Why You Probably Should Be Using Dark Mode On Your Android Phone

Do you ever wake up in the middle of the night or early morning, grab your phone, and unlock it, only to have your eyes singed by the blinding light from the screen? That's because of the millions of pixels on the phone's screen bombarding your unprepared eyes with photons. The blinding effect is somewhat similar to that of leaving a dark cinema room and entering a sunlit area. While the blinding cinema effect can be avoided with tinted shades, enabling night mode is the right path forward when it comes to smartphones.

The situation around dark mode is somewhat tricky. Both Android and iOS offer a dark mode setting for changing the UI color palette from plain white to pitch black. However, the setting doesn't apply universally to all of the apps installed on your phone. Instead, you will have to dig into each app's settings and find if it offers a choice between light and dark themes. Some apps offer a third dynamic option that changes the UI color based on the default system setting on your phone — that's the best implementation, as users don't have to worry about enabling it first at the system level and then individually for each app when needed.

On the flip side, people with astigmatism (which affects 50% of the population) can find it harder to read white text against a dark background, according to research from the Sensory Perception and Interaction Research Group at the University of British Columbia (via Gizmodo). Some users have highlighted dark mode accessibility issues, too.

Dark mode versus night mode

There's a subtle difference between the dark mode and night mode settings on your phone. With dark mode, all of the background elements and blank spaces that would otherwise appear white on the screen are turned black. Wherever applicable, the text color scheme is also inverted — that is, black text turns white against a dark background. In some apps, the colorful design elements are also tweaked to adopt a uniform black and white look. The contrasty approach is more aesthetically pleasing and reduces optical strain, plus it also saves some precious battery juice, too, if your phone has an OLED screen.

Night mode, or night light mode, doesn't go all-in on the black-and-white aesthetics. Instead, this mode gives a slightly reddish or yellowish tinge to the screen, and also tones down the brightness slowly to provide a more comfortable viewing experience. The feature can be enabled manually or also set to activate automatically based on a fixed schedule, such as an hour before you typically go to bed.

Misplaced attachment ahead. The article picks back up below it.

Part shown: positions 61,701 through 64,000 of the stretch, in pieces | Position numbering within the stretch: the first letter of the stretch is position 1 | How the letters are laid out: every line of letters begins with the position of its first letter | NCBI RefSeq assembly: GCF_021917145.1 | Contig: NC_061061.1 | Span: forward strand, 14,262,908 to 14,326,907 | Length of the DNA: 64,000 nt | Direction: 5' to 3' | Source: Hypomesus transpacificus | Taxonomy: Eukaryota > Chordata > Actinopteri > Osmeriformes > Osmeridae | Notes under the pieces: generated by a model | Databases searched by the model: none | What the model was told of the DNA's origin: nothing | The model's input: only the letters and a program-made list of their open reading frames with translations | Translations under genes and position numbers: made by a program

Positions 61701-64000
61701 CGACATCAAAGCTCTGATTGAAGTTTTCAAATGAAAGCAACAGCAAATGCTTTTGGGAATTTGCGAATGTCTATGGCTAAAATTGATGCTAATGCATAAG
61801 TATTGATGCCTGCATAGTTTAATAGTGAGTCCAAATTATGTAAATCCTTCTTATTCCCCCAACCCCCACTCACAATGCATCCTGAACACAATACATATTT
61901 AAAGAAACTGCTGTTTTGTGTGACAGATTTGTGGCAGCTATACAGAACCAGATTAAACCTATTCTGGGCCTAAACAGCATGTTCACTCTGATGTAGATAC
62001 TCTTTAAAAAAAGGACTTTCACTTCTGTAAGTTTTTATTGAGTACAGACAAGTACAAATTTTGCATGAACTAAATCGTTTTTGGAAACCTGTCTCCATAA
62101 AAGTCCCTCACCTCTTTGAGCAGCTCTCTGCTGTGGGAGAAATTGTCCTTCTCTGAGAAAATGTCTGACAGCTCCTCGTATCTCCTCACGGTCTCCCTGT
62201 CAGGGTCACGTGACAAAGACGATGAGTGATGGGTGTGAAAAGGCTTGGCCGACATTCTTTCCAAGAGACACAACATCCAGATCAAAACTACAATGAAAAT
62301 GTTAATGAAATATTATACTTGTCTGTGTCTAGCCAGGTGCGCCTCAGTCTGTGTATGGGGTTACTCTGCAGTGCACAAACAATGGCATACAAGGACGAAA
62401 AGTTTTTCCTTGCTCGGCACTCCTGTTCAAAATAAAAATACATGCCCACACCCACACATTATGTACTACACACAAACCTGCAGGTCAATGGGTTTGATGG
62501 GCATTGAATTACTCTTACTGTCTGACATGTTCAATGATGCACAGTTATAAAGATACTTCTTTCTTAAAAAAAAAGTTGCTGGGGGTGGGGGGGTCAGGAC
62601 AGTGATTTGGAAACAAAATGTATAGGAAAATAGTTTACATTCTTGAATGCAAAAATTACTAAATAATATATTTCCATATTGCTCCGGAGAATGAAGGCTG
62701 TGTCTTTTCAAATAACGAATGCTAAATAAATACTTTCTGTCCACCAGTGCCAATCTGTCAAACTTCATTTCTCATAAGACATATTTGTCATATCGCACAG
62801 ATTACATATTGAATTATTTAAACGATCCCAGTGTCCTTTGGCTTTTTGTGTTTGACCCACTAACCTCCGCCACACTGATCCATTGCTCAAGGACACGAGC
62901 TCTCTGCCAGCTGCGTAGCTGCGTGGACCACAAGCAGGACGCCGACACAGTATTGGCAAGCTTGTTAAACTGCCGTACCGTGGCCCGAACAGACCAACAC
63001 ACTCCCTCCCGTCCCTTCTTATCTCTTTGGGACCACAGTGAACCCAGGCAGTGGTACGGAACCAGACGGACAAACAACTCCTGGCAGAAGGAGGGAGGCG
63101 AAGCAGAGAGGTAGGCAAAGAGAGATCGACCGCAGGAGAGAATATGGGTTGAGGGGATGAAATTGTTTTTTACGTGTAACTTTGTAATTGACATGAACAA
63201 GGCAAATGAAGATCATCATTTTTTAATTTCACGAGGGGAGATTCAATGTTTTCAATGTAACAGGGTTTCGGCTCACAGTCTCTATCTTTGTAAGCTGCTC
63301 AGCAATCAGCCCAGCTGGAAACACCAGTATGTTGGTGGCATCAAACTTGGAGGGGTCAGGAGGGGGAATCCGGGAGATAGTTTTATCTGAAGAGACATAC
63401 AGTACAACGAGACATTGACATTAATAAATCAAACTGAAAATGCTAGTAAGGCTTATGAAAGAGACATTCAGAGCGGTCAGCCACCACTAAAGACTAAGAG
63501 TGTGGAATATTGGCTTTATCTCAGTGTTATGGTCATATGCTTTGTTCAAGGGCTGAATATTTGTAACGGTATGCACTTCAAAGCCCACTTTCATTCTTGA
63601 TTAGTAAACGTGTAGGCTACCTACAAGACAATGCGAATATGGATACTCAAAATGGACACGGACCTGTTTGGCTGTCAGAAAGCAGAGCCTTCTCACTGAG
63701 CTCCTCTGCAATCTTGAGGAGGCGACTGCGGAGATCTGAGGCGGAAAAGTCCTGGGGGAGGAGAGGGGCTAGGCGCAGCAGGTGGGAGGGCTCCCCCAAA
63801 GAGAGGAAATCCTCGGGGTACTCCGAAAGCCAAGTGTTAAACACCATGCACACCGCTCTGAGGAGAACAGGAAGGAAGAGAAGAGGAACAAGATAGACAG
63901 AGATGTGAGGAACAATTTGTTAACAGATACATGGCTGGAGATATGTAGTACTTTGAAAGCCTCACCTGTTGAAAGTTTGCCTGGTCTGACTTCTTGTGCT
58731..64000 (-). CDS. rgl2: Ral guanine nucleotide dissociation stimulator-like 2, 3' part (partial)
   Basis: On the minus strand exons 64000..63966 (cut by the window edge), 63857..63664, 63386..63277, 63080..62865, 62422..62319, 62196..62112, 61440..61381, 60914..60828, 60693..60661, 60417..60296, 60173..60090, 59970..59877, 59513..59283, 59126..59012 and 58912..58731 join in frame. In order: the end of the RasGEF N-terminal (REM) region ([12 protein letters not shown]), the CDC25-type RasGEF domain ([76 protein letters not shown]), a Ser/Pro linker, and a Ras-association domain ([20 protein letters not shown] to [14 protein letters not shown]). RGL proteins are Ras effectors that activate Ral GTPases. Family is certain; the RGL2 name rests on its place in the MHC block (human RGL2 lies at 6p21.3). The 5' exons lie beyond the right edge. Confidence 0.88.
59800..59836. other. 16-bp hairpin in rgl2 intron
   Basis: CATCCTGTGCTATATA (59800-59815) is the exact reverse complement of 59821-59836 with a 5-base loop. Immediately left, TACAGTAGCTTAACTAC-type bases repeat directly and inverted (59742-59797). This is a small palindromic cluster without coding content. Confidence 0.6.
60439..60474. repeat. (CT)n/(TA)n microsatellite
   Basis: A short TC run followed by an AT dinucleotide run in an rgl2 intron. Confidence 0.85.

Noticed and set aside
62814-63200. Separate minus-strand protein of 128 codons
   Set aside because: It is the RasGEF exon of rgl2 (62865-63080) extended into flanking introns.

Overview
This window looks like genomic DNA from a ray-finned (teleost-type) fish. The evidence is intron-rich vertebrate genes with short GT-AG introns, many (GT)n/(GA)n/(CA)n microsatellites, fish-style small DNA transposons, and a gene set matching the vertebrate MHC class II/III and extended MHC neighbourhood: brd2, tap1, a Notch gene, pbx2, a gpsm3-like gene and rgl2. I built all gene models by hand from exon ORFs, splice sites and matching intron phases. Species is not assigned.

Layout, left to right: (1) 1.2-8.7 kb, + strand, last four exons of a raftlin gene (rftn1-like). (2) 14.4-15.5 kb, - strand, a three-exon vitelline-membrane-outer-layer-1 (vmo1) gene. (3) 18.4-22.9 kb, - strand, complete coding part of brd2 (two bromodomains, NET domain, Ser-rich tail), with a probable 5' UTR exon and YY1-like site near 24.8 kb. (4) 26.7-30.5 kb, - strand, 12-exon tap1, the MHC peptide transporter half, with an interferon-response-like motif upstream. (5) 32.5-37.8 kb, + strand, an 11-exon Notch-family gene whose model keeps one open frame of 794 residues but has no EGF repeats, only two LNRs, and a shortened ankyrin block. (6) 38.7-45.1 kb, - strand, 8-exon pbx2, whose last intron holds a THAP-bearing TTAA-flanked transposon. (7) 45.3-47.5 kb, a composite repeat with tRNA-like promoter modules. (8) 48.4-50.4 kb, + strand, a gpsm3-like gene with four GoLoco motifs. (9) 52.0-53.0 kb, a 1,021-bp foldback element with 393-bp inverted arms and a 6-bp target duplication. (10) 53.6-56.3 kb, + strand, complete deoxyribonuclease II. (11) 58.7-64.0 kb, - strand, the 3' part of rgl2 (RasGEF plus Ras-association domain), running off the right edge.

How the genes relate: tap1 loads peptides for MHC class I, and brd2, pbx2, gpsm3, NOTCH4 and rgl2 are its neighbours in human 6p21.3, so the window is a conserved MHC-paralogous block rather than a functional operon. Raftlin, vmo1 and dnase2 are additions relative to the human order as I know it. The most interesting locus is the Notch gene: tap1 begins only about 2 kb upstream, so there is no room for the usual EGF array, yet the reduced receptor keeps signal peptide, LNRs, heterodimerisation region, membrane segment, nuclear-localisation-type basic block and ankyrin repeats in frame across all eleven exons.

On Google's Pixel phones, Night Light can automatically kick into action based on sunset and sunrise timings in your location. You can access the feature by pulling down on the quick access tiles section and tapping on the Night Light button. On Samsung phones, this feature is called Eye Comfort Shield and can be enabled from the same spot. On iPhones, this is called Night Shift and can be enabled by tapping Settings, Display & Brightness, and then Night Shift.

The benefits of using dark mode on Android

Arguably the biggest advantage of enabling night mode is avoiding the blinding brightness that hits the eyes if you need to quickly check your phone in a dark room or immediately after waking up. There is no medical research, so far, that can establish any negative health effects with this sudden brightness exposure from a phone's screen, but it definitely is not a pleasing experience.

Another tangible benefit of dark mode is that it saves a healthy amount of battery juice. According to Google's own research, enabling dark mode draws 60% less power from the battery with brightness set at the 100% level. Do keep in mind, however, that dark mode's impact on battery consumption is associated with OLED panels and not so much on phones that have LCD screens. That's because an OLED screen can switch off the underlying pixel backlighting for the dark areas, reducing power uptake for that zone, but an LCD panel can't do that.

Dark mode also reduces the strain on the eyes, and though there's a lack of reliable research that links digital eye strain (DES) with dark mode, there are studies that suggest it can affect one's sleep cycle and alertness. Using an app or system that can reduce the exposure of wavelengths in blue or green wavelength regions can help, too, according to Harvard Medical School. This is where night light (that is, night shift mode) can be of some help, but not necessarily the night mode.

How to enable dark mode on Android

In order to enable the system-wide dark mode on an iPhone, open the Settings app, go to the Display & Brightness section, and tap on the Dark card at the top. Alternatively, you can also enable the feature by tapping the dark mode button in the Control Center after swiping down from the top-right corner of the screen. On older iPhones that have a Touch ID home button, swipe up from the bottom edge of the screen to access the control center.

For Android phones, the quickest way to enable dark mode is to find the dedicated quick settings tile and tap on it; just swipe down from the top of the screen to open the quick settings tiles page, and look for the option that says dark mode or night mode. If you don't see the tile, follow this path: Settings > Display > Dark. Here, you can also set a custom schedule for enabling it or go by the default sunrise-sunset schedule.

If you want to enable dark mode in an app, head over to the app's settings section and look for the dark theme option in the theming or look customization sections. Some apps offer the dark mode toggle directly on the user's profile page, which you can access by tapping on your profile picture. Keep in mind that the exact location of the night and dark modes on Android and within apps will vary based on the device manufacturer and product.